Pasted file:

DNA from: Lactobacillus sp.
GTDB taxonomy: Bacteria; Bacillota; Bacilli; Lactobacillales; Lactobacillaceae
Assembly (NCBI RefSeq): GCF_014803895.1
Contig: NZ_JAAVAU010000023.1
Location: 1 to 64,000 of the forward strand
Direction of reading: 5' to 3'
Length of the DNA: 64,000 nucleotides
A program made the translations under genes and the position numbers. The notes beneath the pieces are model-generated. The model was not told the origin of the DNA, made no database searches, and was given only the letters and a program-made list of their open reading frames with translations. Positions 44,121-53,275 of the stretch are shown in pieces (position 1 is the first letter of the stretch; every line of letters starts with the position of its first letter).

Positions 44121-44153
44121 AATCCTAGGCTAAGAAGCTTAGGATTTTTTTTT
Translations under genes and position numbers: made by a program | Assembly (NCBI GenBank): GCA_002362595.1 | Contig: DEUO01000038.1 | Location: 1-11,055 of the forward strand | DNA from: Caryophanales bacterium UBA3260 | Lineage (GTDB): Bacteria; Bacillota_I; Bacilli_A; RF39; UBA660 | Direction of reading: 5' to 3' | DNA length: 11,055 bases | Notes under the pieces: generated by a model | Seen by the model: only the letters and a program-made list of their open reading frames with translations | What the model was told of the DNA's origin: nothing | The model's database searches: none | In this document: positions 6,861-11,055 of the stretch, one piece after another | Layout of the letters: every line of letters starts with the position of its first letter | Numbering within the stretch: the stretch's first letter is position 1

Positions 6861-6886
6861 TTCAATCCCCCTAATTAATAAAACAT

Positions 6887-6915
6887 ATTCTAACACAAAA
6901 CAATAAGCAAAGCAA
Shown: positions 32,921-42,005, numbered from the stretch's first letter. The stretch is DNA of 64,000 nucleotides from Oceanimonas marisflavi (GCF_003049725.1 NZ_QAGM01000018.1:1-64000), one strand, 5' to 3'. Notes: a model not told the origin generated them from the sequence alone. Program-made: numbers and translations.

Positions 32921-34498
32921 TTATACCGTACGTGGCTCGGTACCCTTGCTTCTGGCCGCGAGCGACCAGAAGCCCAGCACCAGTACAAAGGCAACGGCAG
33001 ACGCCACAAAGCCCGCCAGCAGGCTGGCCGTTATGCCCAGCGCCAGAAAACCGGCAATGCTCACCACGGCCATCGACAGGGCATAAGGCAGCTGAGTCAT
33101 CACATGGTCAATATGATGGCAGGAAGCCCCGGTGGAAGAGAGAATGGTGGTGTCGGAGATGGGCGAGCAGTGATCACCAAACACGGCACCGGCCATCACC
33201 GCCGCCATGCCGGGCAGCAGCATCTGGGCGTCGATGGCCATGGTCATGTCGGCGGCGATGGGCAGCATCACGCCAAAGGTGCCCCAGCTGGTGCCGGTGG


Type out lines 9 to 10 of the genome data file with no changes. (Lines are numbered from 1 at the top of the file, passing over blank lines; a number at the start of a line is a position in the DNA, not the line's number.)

Positions 44121-44153
44121 AATCCTAGGCTAAGAAGCTTAGGATTTTTTTTT